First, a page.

“In the future, we should develop and master not martial skills, but business skills. We should work together to conquer markets instead of territories.”
“Don’t forget the North Star!Now I have given you a compass. So use it! Otherwise, without a compass you will get lost and come to a bad end.”
“If you follow honeybees, they will lead you straight to nectar. Follow flies and they will lead you into a pile of dung,” he reminded his students.
It is like that with martial arts also. Authentic Kangdukwon Taekwondo can lead one to the greatest heights of whatever you wish it to be. But follow the wrong dojang or teacher, and in the end one meets with bitter disappointment.
“We must not become tied to traditions. We must keep changing and evolving. That is the spirit of Taekwondo.” –Hwa Chong
“As I have always taught you, avoid attacking an opponent’s strengths. Attack his weaknesses instead.”
Hwa Chong recalled General George Patton, the American general whose ‘three keys to military victory’ were “Audacity, audacity, audacity!” He had learned his lesson from Napoleon Bonaparte, whose motto was “Audace! Toujours l’audace!”
That audacity, that willingness to undertake bold risks or surprising innovations, is what in Taekwondo we simply call spirit.
Grand Master Chong’s concluded by saying, “We must not become locked into traditions. We must keep changing and evolving. Otherwise one gets left behind.” That is true for the individual, true for one’s nation and true for Kangdukwon Taekwondo as well.”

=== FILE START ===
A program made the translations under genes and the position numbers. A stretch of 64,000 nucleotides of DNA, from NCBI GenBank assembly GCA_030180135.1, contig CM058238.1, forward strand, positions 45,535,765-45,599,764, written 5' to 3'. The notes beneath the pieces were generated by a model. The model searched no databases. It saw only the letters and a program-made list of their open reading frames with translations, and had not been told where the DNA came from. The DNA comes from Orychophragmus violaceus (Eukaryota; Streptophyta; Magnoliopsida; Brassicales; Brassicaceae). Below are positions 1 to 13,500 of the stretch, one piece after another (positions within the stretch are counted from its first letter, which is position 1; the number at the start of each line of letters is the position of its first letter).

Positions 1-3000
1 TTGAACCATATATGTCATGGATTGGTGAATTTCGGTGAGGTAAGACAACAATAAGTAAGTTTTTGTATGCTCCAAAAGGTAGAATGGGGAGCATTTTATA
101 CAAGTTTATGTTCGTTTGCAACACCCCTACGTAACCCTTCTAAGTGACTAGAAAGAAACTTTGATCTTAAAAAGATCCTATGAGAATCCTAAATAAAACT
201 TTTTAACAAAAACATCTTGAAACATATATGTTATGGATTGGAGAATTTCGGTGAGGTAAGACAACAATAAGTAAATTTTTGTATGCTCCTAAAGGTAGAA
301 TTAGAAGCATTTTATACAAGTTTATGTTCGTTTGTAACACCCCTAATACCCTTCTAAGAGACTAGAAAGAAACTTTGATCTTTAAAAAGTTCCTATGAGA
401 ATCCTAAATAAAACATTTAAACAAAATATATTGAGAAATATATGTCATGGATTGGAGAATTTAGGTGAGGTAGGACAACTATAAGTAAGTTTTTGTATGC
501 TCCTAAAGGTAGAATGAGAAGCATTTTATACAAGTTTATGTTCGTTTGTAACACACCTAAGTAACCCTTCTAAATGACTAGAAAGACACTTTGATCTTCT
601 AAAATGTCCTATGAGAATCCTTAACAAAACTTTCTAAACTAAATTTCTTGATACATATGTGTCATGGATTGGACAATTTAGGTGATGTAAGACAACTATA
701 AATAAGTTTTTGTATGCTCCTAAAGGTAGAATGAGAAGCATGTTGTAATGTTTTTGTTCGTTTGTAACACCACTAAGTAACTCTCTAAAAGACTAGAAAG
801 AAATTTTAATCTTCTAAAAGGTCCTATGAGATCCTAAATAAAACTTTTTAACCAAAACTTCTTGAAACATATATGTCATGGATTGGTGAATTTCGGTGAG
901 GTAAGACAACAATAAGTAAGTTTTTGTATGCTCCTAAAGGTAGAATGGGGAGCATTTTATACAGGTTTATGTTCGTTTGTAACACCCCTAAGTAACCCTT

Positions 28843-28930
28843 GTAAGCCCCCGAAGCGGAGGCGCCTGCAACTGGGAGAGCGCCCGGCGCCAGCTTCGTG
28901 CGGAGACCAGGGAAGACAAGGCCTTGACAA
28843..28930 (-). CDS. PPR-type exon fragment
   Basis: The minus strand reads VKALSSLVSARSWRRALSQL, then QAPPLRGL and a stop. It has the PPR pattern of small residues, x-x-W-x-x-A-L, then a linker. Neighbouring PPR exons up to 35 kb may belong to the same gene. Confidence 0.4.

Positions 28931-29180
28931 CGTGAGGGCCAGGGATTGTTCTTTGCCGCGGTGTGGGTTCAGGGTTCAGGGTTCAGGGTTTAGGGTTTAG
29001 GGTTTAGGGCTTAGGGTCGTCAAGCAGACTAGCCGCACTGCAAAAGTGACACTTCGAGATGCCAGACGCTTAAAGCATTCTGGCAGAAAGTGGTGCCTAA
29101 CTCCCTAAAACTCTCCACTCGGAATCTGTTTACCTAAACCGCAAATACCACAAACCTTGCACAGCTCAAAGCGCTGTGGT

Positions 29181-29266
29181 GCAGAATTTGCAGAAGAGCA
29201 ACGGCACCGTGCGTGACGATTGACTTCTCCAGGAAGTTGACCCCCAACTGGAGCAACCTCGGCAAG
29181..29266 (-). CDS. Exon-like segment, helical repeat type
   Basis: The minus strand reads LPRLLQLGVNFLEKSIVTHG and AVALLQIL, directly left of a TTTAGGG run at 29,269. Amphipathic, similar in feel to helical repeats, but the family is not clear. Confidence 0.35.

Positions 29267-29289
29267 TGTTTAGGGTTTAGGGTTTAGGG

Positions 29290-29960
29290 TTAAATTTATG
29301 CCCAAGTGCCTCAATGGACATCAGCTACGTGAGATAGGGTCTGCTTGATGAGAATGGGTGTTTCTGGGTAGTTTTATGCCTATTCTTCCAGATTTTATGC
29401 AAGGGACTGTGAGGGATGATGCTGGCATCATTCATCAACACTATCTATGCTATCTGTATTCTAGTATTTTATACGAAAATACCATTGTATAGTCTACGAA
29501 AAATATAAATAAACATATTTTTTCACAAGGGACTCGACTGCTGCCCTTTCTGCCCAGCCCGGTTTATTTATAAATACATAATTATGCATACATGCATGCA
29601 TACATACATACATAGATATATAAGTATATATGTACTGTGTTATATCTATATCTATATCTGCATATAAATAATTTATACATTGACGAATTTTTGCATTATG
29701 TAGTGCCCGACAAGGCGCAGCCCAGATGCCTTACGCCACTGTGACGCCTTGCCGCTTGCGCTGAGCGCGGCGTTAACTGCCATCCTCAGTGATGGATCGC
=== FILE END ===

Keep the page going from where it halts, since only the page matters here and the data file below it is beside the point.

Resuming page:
Jim Wigginton Topples World Records in Quest to Defeat Thyroid Cancer
[Detroit, July 21 2020] Jim Wigginton, 71, has been adventurous since he was young, and his passion grew as an adult. He started skydiving in the 1990s, and his wife Nancy Wigginton would watch him from below.
Now, Jim is breaking multiple world records by climbing the highest mountains, leaping out of airplanes and diving to the lowest part of the ocean in an effort to raise awareness of thyroid cancer, which took his wife from him almost seven years ago.
Adventures and world records for thyroid cancer
Jim decided that he would begin raising awareness for thyroid cancer in his own unique way. He has now achieved six world records and several awards for competitions that he has participated in. And they’re not just average competitions — Jim is skydiving, climbing a million stairs and diving underwater to the lowest point of Earth in a submarine.
“It’s not about me,” Jim said. “It’s not about really the records. They have to be big things to be able to get the attention that allows me to help the university raise the money for her cancer foundation and help people — people I’ll never meet.”
So, Jim kept achieving big things. He got the nickname ‘Seven-Mile Man’ after reaching two records. In October 2019, he received a Guinness World Records certificate for the highest tandem parachute jump at 37,417 feet alongside of Arkadiusz Majewski in Poland. He also achieved the Challenger Deep dive, which is a 12-hour trip to the deepest part of the ocean in the Mariana Trench.
After completing these two records, Jim became the first person to achieve seven miles above ground level, and seven miles below. He is also the oldest person to achieve this award.
Jim also holds the fastest tandem skydive jumps in all seven continents, after his seventh attempt. He is in the middle of two projects as well — climbing the 53 highest peaks in Colorado and climbing the highest buildings in every state.
Jim recently set his sixth world record by climbing one million stairs for cancer.
“This is hard work,” Jim said. “It’s not good for you to do 12,000 stairs every day. But comparatively, that’s the easy part. The hard part is taking that thing that you do and then somehow converting that to getting help for cancer.”